Amazon Canada offers a good example of how to handle language choices. When the user visits the page, there is a small icon next to the signin button that allows the user to choose their language:
Lenovo maintains headquarters in Beijing, China and Morrisville, North Carolina, US. It sells computer hardware all over the world. As expected, its website offers an option in the footer to change countries and website language:
Here's what happens when you choose to read the website in Dutch:
This seems to be an exception rather than the rule at Lenovo. However, it happens because of a simple reason--maintaining agreements in all languages is not required.
Regardless of requirements, translating your agreements into as many languages as possible may be a good business practice.
In the U.S., English is the dominant language with 237.8 million speakers. Spanish is also a common spoken language taking second place to English with 40.5 million speakers. This trend is likely to grow as immigrants from Mexico and Central America move into the the American north and southwest creating communities where Spanish is the primary language.
American businesses are aware of this. Spanish speakers purchase cars, seek professional services, and secure medical care. Many businesses focus on hiring bilingual employees so they can better communicate with this clientele.
Ford Motor Co. is among the companies noticing this demographic shift. Dealerships seek Spanish-speaking sales representatives and its website caters to this population.
As a result, when you visit Ford's website, it offers an option in the footer to change website's language:
Clicking this box lets a user choose between reading the website in English or Spanish:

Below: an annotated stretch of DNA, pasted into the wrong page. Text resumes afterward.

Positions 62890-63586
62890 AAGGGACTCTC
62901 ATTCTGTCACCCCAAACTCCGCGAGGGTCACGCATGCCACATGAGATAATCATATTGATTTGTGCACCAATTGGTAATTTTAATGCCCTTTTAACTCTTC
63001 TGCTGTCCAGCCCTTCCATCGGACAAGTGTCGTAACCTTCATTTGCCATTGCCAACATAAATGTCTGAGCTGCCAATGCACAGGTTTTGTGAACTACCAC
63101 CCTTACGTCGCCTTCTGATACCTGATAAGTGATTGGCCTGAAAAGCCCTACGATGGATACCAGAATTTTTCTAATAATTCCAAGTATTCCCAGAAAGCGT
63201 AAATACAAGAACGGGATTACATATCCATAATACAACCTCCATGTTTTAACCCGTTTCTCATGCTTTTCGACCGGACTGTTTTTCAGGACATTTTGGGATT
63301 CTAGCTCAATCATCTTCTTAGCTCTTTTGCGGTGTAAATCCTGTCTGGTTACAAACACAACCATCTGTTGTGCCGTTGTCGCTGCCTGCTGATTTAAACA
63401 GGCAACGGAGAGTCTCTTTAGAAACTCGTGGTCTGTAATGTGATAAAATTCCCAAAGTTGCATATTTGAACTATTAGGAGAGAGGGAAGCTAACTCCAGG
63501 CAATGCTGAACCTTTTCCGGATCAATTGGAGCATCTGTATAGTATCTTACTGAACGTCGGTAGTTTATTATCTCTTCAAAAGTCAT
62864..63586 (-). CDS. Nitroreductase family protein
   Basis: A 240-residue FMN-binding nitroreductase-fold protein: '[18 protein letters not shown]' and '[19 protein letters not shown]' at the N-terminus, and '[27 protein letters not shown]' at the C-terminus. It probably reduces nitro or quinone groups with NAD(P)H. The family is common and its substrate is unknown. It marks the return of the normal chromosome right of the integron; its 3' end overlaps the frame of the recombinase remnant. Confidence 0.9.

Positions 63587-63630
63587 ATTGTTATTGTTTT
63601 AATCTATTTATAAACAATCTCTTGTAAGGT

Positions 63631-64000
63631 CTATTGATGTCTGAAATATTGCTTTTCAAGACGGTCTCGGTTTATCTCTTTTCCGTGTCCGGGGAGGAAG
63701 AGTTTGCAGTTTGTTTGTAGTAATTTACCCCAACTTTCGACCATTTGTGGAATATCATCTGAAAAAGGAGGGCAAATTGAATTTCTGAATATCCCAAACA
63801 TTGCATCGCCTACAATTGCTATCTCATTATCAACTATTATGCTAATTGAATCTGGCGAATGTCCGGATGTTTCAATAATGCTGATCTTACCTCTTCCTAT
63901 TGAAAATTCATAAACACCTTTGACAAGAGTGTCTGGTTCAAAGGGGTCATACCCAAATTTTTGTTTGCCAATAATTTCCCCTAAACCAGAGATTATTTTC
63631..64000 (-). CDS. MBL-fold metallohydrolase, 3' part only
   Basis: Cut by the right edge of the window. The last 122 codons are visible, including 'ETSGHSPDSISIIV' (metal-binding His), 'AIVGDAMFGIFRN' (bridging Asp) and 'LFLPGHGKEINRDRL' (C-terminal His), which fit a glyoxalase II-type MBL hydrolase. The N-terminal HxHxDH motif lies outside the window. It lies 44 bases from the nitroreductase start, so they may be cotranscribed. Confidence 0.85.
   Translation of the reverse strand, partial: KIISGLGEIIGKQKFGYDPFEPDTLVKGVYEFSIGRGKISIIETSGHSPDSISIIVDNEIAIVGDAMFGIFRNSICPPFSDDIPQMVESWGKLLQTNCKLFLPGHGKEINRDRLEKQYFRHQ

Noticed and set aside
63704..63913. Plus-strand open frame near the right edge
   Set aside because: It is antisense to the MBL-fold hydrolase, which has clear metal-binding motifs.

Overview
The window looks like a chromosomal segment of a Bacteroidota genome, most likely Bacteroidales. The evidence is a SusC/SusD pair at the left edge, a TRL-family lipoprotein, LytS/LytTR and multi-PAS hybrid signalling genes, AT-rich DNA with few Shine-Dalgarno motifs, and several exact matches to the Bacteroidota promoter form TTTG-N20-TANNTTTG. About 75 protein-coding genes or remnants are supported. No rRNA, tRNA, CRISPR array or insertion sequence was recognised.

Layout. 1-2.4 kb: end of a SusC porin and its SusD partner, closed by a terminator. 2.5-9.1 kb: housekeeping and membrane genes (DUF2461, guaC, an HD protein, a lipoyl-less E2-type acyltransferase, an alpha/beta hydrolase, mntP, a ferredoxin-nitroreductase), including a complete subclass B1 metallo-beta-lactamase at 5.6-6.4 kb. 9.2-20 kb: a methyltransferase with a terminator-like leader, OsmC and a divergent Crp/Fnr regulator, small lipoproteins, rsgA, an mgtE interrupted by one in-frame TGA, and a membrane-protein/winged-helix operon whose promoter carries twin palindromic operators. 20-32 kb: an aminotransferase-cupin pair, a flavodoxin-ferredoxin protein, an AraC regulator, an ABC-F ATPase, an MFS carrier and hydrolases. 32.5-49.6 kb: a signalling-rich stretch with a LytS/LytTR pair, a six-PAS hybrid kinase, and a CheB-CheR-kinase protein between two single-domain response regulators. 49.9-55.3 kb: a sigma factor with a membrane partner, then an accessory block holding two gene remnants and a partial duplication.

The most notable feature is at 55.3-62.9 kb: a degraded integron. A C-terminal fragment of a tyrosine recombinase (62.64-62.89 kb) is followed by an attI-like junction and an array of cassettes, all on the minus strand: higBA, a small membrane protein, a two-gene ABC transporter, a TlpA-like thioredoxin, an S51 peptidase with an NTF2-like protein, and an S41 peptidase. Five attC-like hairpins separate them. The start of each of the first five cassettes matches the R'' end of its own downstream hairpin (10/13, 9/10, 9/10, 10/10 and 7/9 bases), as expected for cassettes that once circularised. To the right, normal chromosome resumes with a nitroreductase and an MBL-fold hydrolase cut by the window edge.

Ford is not alone in this practice.
Wells Fargo is a national banking chain that is headquartered in California--where many Spanish-speaking immigrants live.
It offers an option in the header to switch the website to the Spanish language:
Companies based in European nations also realize the value of offering websites in multiple languages.
Croatia Airlines offers a number of options for website languages in its header:
It can take a lot of effort to translate online agreements. Hiring a translator who specializes in legal terms is not easy or cheap.
While it is always good to accommodate your customers, assess thoroughly whether it is absolutely necessary.
Before you translate, consider the following:
From a legal compliance angle, translating your agreements also eliminates any argument that your agreement was not enforceable due to a language gap. While there is no legal precedent on this argument, it is still a risk if you enforce an English-only approach to your agreements.
Overall, translation is likely a good idea if you want to avoid possible legal action and keep your customers informed.
This article is not a substitute for professional legal advice. This article does not create an attorney-client relationship, nor is it a solicitation to offer legal advice.
01 July 2022